I was walking through a crowded flea market with my baby snuggled close in his carrier when I heard a woman whisper to her friend, “She’s spoiling that baby.”
I was sharing a story about how my baby kept me up all night because he wanted to be held when I was told, “You’re spoiling him so much.”
I was sitting through a class aimed at teaching new parents how to care for their babies when the teacher warned her students, “Don’t pick up your babies when they cry; you’ll spoil them.”
Here’s a spoiler alert for you: I’m tired of it!
I get fired up about the “spoiled baby” debate. Not only does research show you simply can’t spoil a newborn, it also suggests that some severe disorders can form if you fail to meet your tiny one’s needs.
Because here’s the thing – babies don’t cry to manipulate you. They don’t know how to do that. Instead, they cry because they have basic needs just like you and I do. They get hungry, they hurt, and they get sleepy or overstimulated. Since they can’t take care of themselves, they rely on us to do it for them.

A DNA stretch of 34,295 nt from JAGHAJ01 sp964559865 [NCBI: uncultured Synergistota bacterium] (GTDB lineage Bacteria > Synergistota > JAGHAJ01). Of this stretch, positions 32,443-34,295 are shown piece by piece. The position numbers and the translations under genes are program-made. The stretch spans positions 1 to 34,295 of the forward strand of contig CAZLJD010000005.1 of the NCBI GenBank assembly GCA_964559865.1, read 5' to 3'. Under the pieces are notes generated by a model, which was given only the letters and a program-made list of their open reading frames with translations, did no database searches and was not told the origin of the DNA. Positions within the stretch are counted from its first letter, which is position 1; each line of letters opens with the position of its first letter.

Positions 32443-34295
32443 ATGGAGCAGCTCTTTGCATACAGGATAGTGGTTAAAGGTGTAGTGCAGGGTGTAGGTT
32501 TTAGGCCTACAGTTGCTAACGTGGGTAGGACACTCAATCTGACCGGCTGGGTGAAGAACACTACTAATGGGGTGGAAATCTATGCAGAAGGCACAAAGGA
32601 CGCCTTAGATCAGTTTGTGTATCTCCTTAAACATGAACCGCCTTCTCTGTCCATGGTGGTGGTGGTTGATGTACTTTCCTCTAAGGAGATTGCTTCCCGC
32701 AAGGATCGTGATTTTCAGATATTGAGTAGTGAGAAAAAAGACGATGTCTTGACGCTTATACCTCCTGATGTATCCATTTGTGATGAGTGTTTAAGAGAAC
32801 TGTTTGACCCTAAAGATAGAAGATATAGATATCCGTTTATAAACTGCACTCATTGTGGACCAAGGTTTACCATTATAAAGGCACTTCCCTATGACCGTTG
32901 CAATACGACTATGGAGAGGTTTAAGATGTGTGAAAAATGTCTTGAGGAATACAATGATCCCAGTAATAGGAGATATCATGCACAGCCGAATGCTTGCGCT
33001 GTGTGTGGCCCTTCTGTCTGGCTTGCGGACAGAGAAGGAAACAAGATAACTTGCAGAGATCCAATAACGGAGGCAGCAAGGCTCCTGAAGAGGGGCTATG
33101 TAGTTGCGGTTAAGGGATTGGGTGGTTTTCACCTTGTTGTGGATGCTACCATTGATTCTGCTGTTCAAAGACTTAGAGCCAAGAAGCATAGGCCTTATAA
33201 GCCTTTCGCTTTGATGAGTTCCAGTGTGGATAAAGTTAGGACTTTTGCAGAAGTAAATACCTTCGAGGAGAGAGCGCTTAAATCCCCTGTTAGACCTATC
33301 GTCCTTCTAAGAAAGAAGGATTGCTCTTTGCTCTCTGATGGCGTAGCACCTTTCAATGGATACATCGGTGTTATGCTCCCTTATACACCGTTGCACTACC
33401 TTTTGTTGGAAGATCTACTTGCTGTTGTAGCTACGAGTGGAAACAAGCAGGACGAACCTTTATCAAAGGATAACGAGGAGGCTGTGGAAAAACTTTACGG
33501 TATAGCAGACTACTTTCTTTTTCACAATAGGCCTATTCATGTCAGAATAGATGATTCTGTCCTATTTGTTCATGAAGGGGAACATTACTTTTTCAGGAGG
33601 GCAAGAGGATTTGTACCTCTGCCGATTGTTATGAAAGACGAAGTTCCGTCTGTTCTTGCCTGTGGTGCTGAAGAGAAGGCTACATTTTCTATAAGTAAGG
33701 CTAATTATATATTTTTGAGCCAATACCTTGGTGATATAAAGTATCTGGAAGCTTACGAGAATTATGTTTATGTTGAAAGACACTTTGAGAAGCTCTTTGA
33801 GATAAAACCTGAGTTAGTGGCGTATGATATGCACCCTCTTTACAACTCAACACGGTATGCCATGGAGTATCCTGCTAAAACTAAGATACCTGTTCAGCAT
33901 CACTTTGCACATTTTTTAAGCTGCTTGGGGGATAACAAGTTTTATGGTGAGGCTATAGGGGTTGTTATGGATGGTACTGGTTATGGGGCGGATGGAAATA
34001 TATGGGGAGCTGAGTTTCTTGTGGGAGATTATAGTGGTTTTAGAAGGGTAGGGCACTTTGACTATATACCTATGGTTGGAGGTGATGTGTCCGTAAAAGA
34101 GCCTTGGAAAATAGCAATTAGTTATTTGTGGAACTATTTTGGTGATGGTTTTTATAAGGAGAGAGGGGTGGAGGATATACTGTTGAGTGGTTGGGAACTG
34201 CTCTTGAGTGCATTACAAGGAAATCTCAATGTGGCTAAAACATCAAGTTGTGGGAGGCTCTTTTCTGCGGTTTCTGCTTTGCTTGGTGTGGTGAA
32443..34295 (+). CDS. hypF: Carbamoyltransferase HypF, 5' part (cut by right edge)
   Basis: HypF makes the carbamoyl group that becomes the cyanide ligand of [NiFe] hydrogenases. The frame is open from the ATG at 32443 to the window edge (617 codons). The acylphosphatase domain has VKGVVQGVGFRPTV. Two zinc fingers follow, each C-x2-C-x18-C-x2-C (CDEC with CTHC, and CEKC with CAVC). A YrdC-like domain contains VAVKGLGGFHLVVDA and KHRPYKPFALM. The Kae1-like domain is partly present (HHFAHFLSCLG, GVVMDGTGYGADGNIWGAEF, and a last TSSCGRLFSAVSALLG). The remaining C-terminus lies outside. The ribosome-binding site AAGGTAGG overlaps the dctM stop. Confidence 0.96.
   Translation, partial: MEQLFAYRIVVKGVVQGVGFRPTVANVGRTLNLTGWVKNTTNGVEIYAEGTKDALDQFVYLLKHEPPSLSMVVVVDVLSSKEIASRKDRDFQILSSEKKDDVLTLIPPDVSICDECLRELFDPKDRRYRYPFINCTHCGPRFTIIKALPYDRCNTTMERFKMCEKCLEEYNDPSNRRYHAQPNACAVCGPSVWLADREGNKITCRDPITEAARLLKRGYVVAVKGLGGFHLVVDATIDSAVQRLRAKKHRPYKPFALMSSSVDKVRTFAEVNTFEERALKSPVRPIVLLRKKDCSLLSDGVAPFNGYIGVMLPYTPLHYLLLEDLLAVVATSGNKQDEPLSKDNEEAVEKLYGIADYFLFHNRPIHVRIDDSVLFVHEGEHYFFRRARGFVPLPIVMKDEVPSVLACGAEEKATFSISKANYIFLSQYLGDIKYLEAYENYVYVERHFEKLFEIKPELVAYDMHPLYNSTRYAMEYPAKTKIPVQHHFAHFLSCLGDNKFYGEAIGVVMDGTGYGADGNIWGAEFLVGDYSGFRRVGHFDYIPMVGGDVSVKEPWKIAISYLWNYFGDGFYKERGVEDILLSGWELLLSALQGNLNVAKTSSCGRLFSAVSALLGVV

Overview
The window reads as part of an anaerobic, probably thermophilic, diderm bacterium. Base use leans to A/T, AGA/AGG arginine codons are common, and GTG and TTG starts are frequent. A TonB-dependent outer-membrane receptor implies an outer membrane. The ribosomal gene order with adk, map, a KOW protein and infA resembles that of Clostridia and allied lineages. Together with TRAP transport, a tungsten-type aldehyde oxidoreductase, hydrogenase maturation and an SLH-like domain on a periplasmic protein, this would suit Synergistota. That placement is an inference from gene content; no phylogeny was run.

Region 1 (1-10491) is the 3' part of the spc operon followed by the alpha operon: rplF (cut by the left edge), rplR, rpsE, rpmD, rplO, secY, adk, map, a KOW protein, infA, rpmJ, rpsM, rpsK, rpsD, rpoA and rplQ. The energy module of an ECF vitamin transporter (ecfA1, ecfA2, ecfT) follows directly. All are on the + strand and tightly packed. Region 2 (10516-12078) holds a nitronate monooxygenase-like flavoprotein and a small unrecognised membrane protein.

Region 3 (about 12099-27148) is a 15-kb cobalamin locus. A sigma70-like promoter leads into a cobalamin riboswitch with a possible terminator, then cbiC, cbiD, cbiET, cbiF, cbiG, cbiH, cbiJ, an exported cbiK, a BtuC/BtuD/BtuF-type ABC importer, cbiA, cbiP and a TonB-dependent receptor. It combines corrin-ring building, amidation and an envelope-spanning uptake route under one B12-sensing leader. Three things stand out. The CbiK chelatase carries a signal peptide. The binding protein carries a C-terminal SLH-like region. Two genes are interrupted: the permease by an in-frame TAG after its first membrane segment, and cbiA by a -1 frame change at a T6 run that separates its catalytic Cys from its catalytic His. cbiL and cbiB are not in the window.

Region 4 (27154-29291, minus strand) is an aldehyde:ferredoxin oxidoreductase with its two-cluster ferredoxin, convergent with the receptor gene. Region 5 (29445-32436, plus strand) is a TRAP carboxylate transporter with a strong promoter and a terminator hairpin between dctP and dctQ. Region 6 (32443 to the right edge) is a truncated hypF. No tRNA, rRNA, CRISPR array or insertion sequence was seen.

I’ll be the first to admit that when babies reach a certain age, you actually can form habits that may lead to what your grandma considers “spoiling.” By this age, babies usually have some sort of cause/effect understanding and they can, in fact, use that to their advantage. But before then, they just don’t.
If I had believed everyone who told me that tending to my newborn’s cries would spoil him, he would have been in terrible pain from the very first day of his life. My son has severe acid reflux that prevents him from sleeping, gaining weight, and being comfortable. Letting him cry it out would have left him in immense pain he could neither understand nor bear.
Does it really sound like I spoiled him by helping him get some sleep, providing him with cuddles, and feeding him whenever he wanted?
For me, it’s simple. Babies are only babies for a very brief time. They grow like weeds, and they’re gone really, really fast.
Babies just don’t keep.
And parenting isn’t meant to be convenient.
So I will continue to rock my baby to sleep. I will wake up with him in the middle of the night. I won’t sleep train him. I’ll pick him up when he’s hurting. I’ll wear him as much as I want.
And, I’ll cuddle him for as long as he’ll let me.
Because that’s just it – he’s not going to let me forever.
If I’m “spoiling” him, so be it. That’s my issue to deal with later. I just don’t need to listen to another lecture while I’m shopping for groceries.
I’m doing the best I can at motherhood, and this is the way I’ve chosen to do it. Besides, if anyone is spoiled here… it’s me. I’m the one who gets to cuddle him whenever I want.